In May of 1997 I arrived home from my last day of school to unwelcome news: I would be spending my summer break on Uncle Jacob's farm.
To say I was disappointed would be an understatement. I wanted to laze the breezy days away at the beach, breathing in the salty scent of the ocean while the golden sand warmed my back. I wanted to sleep until noon, free from the shrill ring of my alarm clock, before waking up to devour a bowl of sugary cereal in front of the TV. I wanted to ride my bike and leisurely sip lemonade and reread all my favorite books, but for me summertime now meant hard work and an insufferable rural boredom that made sitting at a school desk seem downright thrilling in comparison.
Begging Mom to let me stay home was futile. She insisted that Uncle Jacob had fallen on difficult times and needed assistance tending to the farm, even if he was too proud to ever admit it. We had no other living family, and Dad had left us years ago before eventually choosing to drop out of our lives entirely. Mom couldn't take time off from her job, leaving the responsibility of helping Uncle Jacob to ultimately be heaped onto me.
I should clarify that I didn't inherently dislike my uncle—I actually felt quite bad for him. Over the past year, Uncle Jacob's life had become a painful cycle of hardship and grief. Aunt Darce had died suddenly the previous summer, and while he'd never been a particularly genial man her death had made him grow stony and distant. His health was declining, and the farmer who had once taken great pride in his crops now owned several acres worth of neglect. I didn't blame him for the robbing of my summer; I knew it wasn't his idea, and I suspected he felt as cheerless about the arrangement as I did. And so I begrudgingly conceded that Mom was right—Uncle Jacob was in dire need of assistance, and to deprive him of it would be unconscionable.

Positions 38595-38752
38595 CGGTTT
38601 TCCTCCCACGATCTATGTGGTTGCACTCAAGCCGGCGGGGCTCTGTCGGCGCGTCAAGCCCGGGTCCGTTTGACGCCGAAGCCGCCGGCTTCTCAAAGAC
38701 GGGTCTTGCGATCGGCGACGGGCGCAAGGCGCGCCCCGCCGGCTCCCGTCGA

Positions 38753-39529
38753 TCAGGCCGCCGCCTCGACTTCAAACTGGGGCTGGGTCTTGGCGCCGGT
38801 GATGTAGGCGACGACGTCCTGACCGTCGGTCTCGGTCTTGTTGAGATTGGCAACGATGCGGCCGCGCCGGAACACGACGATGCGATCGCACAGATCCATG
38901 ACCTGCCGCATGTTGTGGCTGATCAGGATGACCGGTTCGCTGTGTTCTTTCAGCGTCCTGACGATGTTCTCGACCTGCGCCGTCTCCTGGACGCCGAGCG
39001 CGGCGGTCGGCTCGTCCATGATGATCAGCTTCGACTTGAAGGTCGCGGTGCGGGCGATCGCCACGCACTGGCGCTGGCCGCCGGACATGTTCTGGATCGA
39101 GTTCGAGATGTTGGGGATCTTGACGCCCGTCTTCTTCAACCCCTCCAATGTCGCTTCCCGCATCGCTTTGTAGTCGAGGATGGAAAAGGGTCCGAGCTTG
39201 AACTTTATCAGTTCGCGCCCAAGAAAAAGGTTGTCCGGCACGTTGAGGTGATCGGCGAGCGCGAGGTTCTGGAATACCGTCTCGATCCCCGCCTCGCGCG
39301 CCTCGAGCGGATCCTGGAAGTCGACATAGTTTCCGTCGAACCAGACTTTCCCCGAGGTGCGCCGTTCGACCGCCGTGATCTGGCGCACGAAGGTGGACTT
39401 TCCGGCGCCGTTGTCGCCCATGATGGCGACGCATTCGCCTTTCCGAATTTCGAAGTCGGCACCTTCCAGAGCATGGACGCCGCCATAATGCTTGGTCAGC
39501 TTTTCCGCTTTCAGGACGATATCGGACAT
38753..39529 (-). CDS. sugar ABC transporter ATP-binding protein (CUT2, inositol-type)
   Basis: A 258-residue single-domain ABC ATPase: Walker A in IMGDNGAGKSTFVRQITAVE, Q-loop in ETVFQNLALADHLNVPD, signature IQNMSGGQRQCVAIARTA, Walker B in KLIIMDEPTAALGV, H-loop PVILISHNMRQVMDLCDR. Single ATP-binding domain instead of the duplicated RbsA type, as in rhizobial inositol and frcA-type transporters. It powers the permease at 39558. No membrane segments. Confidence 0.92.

Still, it was impossible not to feel bitter when June arrived and I found myself in my uncle's fields at the crack of dawn. While my friends were soaking in poolside sun and enjoying family vacations, I was toiling my summer away under the blazing sky. Every day my shirt would become so soaked with sweat that it clung to my aching back like a layer of wet skin. My bare arms and the back of my neck soon burned to a furious shade of red before later peeling away in strips that resembled fleshy parchment. Painful blisters erupted along my palms. At night I tossed and turned from the sweltering heat, cursing the farmhouse's lack of air conditioning.
My misery was as incessant as the soreness coursing through my limbs. I wasn't merely unhappy—I loathed everything about the farm, from the chipped paint on the barn boards down to the mildewing wallpaper in Uncle Jacob's dingy house. I impatiently counted down the days until my mother would come to rescue me from my uncle's bleak existence and his endless list of chores.
One rainy afternoon Uncle Jacob granted me a reprieve from my work and retired to his bedroom, claiming that the weather strummed at his arthritis. I knew he simply wanted to be alone; tomorrow would be Aunt Darce's birthday, and the box of yellow cake mix and pink candles sitting on the counter of his small kitchen indicated that he had not yet broken the routine decades of marriage had built.